Flying with one wing and the countryless

By Maduranga Rathnayake

(May 03, Melbourne, Sri Lanka Guardian) What wretched balderdash it is, who said it takes two wings to fly? SL [Sri Lanka] is on the verge of pioneering in its most cutting-edge technique of defying the two-wing theory and will soon be off in the air with one wing. The newly elected all-mighty government is all out to perform the first miracle in Asia while the so-called Tamil Diaspora is building a transnational castle in the sky. The hallucinating Sinhala-Buddhists, now believing that no mission is impossible so long as you defy western-powers, have now exhibited their desire to unilaterally see the miracle through a benevolent dictatorship. The equally hallucinating, and also humiliated to the bone, the so-called Tamil Diaspora is displaying a sudden countrylessness, desperately making an unnecessary government in the space. This is one hell of a dilemma. Both sides unfortunately and catastrophically have begun to tread in diametrically opposite directions, in such dreadful rivalry, to see their own miracles. One thing is spine-chillingly clear; that is, though in all probability both camps would realise sooner or later the futility of this nonsense, if they fail to make mature decisions to reverse their journeys and channel their energy towards a country co-owned by all communities, SL will eternally remain in the dark abyss of destruction.

The new almost-two-third regime is blessed in many ways. A reading of the last two elections shows a resolute desire by the voters [including millions of election haters] to be governed by a benevolent dictatorship for economic miracles. The theory has it that a benevolent dictator derives power from the people and could be sacked by the people at anytime. Be that theory as it may, in whatever form dictatorship is always preferred and loved by governors. So, blessed are these governors; firstly, what more! A nicely castrated opposition run by the biggest loser, perhaps, in the entire commonwealth. Secondly, the total non-existence of any Marxist, socialist or leftist forces or pressure groups, all groups labelled as Marxists etc. forming part of the regime or lost in small pleasures of regular blather against the regime. Thirdly, the presence of a Buddhist monk community propagating a new nirvana of setting up a Sinhala-Buddhist State by hook or preferably by crook. Fourthly, a disenfranchised media by whitevanism. It is in this elegant state of affairs that we hear of the government’s revelation that it does not believe in an overall constitutional change, but is seriously concerned with amending the constitution as a matter of priority enabling the President to contest the presidency for a third time, and then, amending the electoral process.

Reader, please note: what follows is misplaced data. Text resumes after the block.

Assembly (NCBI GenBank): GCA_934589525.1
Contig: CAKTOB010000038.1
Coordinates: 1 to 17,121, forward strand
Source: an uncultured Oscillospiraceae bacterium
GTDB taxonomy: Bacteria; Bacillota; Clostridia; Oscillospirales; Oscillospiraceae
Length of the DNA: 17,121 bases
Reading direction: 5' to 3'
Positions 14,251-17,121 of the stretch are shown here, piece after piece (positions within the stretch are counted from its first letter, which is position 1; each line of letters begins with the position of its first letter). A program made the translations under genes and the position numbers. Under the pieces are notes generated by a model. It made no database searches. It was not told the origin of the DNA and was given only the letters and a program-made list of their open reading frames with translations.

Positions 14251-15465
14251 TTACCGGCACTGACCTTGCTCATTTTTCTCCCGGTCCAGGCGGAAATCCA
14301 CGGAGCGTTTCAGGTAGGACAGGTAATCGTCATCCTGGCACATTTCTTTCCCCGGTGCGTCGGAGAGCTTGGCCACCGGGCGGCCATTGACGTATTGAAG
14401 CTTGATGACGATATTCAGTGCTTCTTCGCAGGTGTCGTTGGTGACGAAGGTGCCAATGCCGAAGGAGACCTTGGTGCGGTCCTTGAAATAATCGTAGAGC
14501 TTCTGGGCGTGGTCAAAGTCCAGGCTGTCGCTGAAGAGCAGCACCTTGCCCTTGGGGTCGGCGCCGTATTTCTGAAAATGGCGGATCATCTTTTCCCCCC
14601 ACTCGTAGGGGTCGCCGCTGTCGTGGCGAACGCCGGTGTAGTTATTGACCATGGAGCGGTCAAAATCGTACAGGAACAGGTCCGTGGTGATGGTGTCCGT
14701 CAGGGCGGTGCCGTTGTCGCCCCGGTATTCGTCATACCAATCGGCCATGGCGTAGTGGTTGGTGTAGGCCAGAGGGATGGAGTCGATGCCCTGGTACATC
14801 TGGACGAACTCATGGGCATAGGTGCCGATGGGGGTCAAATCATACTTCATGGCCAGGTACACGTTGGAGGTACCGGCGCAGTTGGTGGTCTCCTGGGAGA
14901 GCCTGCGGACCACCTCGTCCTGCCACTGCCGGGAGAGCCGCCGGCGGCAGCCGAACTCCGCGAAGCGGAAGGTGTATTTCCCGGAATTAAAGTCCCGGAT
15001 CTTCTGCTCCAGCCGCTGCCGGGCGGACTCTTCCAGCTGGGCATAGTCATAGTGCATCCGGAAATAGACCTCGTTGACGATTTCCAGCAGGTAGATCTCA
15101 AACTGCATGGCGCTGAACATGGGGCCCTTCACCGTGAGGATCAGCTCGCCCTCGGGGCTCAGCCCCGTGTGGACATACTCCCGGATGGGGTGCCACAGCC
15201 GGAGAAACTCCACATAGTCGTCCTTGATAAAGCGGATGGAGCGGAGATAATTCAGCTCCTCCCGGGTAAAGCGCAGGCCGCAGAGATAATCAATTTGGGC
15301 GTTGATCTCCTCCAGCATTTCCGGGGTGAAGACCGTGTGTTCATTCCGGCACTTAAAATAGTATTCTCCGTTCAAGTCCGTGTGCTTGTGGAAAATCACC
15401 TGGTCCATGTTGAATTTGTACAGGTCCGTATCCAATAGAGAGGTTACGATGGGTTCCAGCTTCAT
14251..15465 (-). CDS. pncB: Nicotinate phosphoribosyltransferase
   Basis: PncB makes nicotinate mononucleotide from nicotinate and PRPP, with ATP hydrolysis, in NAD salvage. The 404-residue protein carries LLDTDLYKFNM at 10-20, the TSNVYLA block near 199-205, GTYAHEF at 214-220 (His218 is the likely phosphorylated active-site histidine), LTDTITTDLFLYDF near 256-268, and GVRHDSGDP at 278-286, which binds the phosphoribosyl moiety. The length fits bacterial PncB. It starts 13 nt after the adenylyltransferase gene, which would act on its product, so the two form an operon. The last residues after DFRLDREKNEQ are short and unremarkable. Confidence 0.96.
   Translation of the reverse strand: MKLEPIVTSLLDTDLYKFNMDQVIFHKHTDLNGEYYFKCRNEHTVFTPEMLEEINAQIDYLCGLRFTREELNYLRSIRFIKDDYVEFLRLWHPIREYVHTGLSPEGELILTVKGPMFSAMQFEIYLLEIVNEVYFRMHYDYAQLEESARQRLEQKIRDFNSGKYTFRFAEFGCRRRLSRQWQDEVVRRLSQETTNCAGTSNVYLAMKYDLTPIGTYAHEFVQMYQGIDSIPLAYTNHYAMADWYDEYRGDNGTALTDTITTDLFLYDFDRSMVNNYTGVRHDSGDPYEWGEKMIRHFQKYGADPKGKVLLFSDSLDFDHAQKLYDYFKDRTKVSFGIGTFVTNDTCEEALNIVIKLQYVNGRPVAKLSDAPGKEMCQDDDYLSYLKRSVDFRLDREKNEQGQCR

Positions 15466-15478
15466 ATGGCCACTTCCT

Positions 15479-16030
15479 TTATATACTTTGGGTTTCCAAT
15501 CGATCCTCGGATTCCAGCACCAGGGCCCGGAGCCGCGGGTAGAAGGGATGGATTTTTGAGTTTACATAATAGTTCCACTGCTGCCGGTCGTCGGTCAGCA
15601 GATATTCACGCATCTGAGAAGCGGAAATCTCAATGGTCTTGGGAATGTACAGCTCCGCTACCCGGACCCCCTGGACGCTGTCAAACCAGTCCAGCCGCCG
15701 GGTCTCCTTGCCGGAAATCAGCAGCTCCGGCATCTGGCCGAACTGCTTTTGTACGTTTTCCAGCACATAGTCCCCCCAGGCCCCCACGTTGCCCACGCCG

It could not be emphasised more that if SL is to move forward as a country, much less miracles, overall constitutional changes that sufficiently address the Tamils’ claim for political power is indispensable. To condemn this proposition as “rubbish” or “simply gratuitous” for the armed-arm of the Tamils is no more would be disastrously myopic in as much as the Tamil politicians are unlikely to give up their claim for devolved political power. It is indeed factually true that at the moment governance seems much easier with the Tamils’ claims forgotten [Tamils’ claim for political power should not be confused with the process of resettlement of IDPs and the infrastructure development in the war-destroyed districts or happily living Tamils in Wellawatte] and the so-called Tamil Diaspora left to its own experimentations. The bitter truth, however, is that so long as the Tamil politicians claim devolved political power, SL will continue to be plagued by a perennial ethnic conflict until and unless the concerns of the Tamils are constitutionally addressed in an overall constitutional reform process.

On the one hand, the conduct of the so-called Tamil Diaspora has been pathetic and it is indeed time they renounced once and for all this nonsense of a separate state in SL and stopped this circus of going around the world crying over an imagined countrylessness. On the other hand, the new all-powerful regime in SL should stop believing that harbours and bridges alone could do miracles. Though, no one could meaningfully resist the government’s forthcoming “constitutional quickies” in the present power imbalance, it would certainly be in the paramount interest of SL to make all efforts to push for overall constitutional reforms as a solid basis for socio-cultural and economic progress of all communities.